BRAIN DEVELOPMENT & REPAIR GROUP
University College Cork, Ireland.
At the Brain Development and Repair Group we use a multi-disciplinary approach to discover and characterize the factors and molecular mechanisms that influence the development, degeneration and regeneration of neurons in the nervous system. We are interested in applying this knowledge to find new ways to protect neurons in the developing brain, and to preserve the viability of damaged neurons in the ageing one. We also work with a number of patient and advocacy groups to understand the lifestyle and societal factors that affect the health and wellbeing of people with Parkinson's disease. We are also actively engaged in training the next generation of scientists at undergraduate, postgraduate and postdoctoral levels. The Brain Development and Repair Group is also affiliated with several research centres in UCC including APC Microbiome Ireland, Cork Neuroscience Centre and the Parkinson's Disease Research Cluster (PDRC). Work in the group is generously supported by Science Foundation Ireland, Irish Research Council, Cork Institute of Technology and the European Commission.
We study the mechanisms that regulate healthy brain development and how these mechanisms are affected by common complications of pregnancy, including stress, and hypertension. We use this information to understand how this affects the risk for a range of averse neurodevelopmental outcomes including Autism Spectrum Disorder and ADHD in affected offspring.
Brain repair in Parkinson's
We characterise the mechanisms that regulate the survival and growth of dopaminergic neurons which are progressively lost in Parkinson's disease. We then work to translate this information into new neuroprotective therapies that stop the progressive dopaminergic neuron degeneration in Parkinson's disease using viral vector-based and small molecule drug therapies.
We work with a number of patient and advocacy groups to understand the lifestyle and societal factors factors that affect the health and well-being of people with Parkinson's disease. To participate in the latest study (UCCPDstudy) surveying the impact of the COVID-19 pandemic on non-motor aspects of Parkinson’s disease, please click here.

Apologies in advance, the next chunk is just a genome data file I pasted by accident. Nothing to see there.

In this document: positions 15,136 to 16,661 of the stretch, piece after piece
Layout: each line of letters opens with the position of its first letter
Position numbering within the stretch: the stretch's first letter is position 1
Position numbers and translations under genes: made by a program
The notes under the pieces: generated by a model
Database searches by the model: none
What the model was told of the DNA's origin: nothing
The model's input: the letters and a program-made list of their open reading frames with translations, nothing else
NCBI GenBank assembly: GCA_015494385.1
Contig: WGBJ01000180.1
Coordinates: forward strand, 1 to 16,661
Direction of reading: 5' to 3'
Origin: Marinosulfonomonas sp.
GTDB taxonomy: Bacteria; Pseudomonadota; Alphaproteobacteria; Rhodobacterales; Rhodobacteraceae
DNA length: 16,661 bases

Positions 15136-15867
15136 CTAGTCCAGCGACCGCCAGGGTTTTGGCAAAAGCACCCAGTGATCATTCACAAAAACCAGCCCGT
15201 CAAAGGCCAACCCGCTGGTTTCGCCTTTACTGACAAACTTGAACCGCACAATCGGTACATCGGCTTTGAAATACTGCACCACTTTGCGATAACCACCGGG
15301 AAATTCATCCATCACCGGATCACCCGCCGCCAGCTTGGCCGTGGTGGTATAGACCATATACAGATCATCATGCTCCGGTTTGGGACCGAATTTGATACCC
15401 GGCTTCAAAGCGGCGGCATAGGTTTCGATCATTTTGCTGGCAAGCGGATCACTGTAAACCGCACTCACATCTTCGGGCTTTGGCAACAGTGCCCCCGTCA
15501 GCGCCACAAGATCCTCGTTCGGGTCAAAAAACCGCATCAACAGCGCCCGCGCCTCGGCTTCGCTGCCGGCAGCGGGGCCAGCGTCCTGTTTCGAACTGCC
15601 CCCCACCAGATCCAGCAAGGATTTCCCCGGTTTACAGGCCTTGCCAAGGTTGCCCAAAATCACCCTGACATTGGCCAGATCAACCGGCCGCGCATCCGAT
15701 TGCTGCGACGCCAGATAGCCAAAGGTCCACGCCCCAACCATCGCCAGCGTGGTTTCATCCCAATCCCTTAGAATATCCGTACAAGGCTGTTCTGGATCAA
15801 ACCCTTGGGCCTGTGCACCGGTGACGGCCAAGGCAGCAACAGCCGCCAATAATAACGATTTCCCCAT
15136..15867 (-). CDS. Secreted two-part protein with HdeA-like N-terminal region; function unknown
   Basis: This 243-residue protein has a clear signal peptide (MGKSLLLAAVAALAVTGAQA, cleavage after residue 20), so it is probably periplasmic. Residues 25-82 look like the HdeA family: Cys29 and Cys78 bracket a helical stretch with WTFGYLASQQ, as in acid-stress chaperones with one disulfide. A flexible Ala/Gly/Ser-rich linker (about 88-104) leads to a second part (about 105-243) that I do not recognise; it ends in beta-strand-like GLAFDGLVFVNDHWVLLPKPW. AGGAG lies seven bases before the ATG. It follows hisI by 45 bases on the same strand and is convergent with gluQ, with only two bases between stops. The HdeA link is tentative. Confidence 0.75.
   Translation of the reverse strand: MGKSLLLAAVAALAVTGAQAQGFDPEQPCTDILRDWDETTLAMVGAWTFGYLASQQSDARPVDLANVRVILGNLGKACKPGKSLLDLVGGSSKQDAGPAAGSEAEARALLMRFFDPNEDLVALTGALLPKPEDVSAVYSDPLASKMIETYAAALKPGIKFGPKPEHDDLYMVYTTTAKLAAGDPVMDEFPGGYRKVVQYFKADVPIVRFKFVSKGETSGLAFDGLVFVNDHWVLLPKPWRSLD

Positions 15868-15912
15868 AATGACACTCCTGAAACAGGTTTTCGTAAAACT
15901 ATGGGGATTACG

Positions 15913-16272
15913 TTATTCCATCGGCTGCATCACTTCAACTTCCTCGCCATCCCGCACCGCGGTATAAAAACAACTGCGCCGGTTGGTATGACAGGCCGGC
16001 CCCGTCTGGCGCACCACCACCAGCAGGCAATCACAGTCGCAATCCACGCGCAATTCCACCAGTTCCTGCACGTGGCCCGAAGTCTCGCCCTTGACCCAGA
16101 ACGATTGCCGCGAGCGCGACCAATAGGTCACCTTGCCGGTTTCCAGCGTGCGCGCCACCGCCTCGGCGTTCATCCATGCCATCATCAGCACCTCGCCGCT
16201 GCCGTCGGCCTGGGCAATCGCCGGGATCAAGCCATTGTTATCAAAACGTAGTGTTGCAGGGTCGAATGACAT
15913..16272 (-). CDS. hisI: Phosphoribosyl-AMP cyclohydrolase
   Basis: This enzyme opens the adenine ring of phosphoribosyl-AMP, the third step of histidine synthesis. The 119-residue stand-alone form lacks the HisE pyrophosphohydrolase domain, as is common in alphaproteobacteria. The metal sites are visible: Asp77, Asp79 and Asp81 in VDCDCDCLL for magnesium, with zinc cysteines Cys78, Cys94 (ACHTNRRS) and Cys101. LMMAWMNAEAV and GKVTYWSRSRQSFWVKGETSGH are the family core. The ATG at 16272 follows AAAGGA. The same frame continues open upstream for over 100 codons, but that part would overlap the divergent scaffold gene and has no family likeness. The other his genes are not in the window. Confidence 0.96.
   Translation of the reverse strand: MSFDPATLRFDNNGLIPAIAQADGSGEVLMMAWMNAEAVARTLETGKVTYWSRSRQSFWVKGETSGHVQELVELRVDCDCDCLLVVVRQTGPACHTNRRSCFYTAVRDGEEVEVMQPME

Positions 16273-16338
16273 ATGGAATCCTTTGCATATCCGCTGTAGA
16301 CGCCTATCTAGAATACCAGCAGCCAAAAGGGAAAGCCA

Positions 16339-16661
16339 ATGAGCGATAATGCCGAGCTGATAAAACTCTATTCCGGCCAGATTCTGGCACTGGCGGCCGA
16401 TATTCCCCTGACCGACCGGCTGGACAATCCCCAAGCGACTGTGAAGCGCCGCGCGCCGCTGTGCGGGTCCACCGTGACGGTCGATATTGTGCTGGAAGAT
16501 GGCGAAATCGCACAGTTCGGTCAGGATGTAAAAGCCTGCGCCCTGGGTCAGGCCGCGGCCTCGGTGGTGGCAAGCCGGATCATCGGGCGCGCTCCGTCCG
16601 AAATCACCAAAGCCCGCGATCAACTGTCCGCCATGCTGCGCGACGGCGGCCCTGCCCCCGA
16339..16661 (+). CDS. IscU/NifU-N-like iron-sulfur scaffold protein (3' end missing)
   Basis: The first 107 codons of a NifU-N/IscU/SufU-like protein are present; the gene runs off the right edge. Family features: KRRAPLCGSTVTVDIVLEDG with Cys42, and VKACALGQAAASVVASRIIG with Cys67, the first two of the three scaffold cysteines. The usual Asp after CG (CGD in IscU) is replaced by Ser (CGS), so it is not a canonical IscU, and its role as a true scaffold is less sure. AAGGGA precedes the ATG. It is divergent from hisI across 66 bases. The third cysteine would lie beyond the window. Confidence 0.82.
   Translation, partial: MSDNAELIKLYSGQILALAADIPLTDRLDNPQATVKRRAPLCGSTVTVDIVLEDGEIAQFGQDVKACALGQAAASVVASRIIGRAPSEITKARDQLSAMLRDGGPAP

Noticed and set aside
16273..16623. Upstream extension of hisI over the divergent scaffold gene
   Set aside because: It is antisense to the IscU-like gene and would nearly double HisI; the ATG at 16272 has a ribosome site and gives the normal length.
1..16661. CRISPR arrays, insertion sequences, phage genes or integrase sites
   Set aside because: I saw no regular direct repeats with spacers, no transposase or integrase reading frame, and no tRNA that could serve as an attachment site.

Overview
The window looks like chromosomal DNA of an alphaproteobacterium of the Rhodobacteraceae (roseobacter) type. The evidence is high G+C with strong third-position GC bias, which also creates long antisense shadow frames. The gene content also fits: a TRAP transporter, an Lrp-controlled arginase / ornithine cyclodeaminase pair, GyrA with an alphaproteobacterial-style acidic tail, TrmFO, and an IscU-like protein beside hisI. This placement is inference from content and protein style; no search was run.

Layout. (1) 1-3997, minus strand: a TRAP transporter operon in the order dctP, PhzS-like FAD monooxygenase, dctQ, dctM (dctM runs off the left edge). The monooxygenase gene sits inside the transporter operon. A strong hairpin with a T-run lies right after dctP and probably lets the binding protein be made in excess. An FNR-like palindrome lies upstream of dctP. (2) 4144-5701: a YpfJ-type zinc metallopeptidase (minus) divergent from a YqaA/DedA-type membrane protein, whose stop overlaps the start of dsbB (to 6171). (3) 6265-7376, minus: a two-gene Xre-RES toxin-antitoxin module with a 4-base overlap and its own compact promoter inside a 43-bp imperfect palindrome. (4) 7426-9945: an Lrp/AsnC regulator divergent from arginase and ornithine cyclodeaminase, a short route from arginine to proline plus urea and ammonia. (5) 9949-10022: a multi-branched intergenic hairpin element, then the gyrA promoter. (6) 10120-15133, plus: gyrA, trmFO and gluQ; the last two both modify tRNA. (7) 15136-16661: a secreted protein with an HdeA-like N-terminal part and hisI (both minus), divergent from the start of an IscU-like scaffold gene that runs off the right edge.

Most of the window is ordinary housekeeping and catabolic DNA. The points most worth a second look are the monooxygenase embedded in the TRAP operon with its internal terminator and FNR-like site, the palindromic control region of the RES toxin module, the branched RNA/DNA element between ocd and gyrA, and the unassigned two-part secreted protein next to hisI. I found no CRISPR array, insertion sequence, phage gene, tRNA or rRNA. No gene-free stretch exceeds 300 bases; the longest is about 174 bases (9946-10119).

Current Group members
Prof. Gerard O'Keeffe
Prof. Aideen Sullivan
Dr. Louise Collins
Dr. Noelia Morales-Prieto
Marie Sklodowska-Curie Research Fellow
Dr. Susan Goulding
Postdoctoral research fellow
Dr. Mick Carter
We welcome enquires from committed and enthusiastic graduate students wishing to join the lab. If you are interesting in discussing opportunities for an MSc or PhD, it is advisable to get in touch well in advance and we can discuss this with you. We also routinely host a number of students from taught MSc programmes in UCC for research placements. In the first instance, please email your CV and the type of work you are interested in to email@example.com.
We are always keen to hear from post-doctoral researchers who are interested in joining in the lab. If we do have funded positions available these will be advertised here and on the institutional vacancies page and through the major web lists. If you have ideas for collaborations on existing work or would like to discuss your own interests then there are a range of postdoctoral fellowships and other funding schemes available which we will be happy to discuss this you in the first instance by email to firstname.lastname@example.org.
Erasmus students and summer placements
From time to time we also have space for visiting students. Please contact us directly at email@example.com.
Further details on Erasmus placements can be found here.
Get in Touch
Floor 2, Department of Anatomy and Neuroscience, Western Gateway Building, University College Cork, Western Road, Cork T12 XF62, Ireland.